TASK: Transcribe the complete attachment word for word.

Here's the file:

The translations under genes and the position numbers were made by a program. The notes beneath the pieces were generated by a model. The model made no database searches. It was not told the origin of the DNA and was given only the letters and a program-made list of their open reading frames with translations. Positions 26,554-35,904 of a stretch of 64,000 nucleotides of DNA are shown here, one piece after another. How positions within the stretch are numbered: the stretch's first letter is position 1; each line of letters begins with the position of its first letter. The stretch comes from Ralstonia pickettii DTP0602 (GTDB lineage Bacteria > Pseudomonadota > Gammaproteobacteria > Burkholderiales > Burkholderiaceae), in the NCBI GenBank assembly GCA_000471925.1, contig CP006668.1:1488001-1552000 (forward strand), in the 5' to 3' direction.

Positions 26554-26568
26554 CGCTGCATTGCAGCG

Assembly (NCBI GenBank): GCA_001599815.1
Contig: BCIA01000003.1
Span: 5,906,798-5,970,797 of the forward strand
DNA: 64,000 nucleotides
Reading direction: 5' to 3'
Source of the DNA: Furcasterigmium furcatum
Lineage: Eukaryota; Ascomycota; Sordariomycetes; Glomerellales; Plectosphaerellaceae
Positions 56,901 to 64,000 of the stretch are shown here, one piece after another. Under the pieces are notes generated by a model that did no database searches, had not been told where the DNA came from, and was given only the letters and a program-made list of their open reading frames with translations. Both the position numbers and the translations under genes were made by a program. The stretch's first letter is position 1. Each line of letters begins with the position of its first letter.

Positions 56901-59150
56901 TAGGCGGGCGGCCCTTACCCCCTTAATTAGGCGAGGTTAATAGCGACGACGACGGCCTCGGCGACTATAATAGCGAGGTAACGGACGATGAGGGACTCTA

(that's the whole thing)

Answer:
The translations under genes and the position numbers were made by a program. The notes beneath the pieces were generated by a model. The model made no database searches. It was not told the origin of the DNA and was given only the letters and a program-made list of their open reading frames with translations. Positions 26,554-35,904 of a stretch of 64,000 nucleotides of DNA are shown here, one piece after another. How positions within the stretch are numbered: the stretch's first letter is position 1; each line of letters begins with the position of its first letter. The stretch comes from Ralstonia pickettii DTP0602 (GTDB lineage Bacteria > Pseudomonadota > Gammaproteobacteria > Burkholderiales > Burkholderiaceae), in the NCBI GenBank assembly GCA_000471925.1, contig CP006668.1:1488001-1552000 (forward strand), in the 5' to 3' direction.

Positions 26554-26568
26554 CGCTGCATTGCAGCG

Assembly (NCBI GenBank): GCA_001599815.1
Contig: BCIA01000003.1
Span: 5,906,798-5,970,797 of the forward strand
DNA: 64,000 nucleotides
Reading direction: 5' to 3'
Source of the DNA: Furcasterigmium furcatum
Lineage: Eukaryota; Ascomycota; Sordariomycetes; Glomerellales; Plectosphaerellaceae
Positions 56,901 to 64,000 of the stretch are shown here, one piece after another. Under the pieces are notes generated by a model that did no database searches, had not been told where the DNA came from, and was given only the letters and a program-made list of their open reading frames with translations. Both the position numbers and the translations under genes were made by a program. The stretch's first letter is position 1. Each line of letters begins with the position of its first letter.

Positions 56901-59150
56901 TAGGCGGGCGGCCCTTACCCCCTTAATTAGGCGAGGTTAATAGCGACGACGACGGCCTCGGCGACTATAATAGCGAGGTAACGGACGATGAGGGACTCTA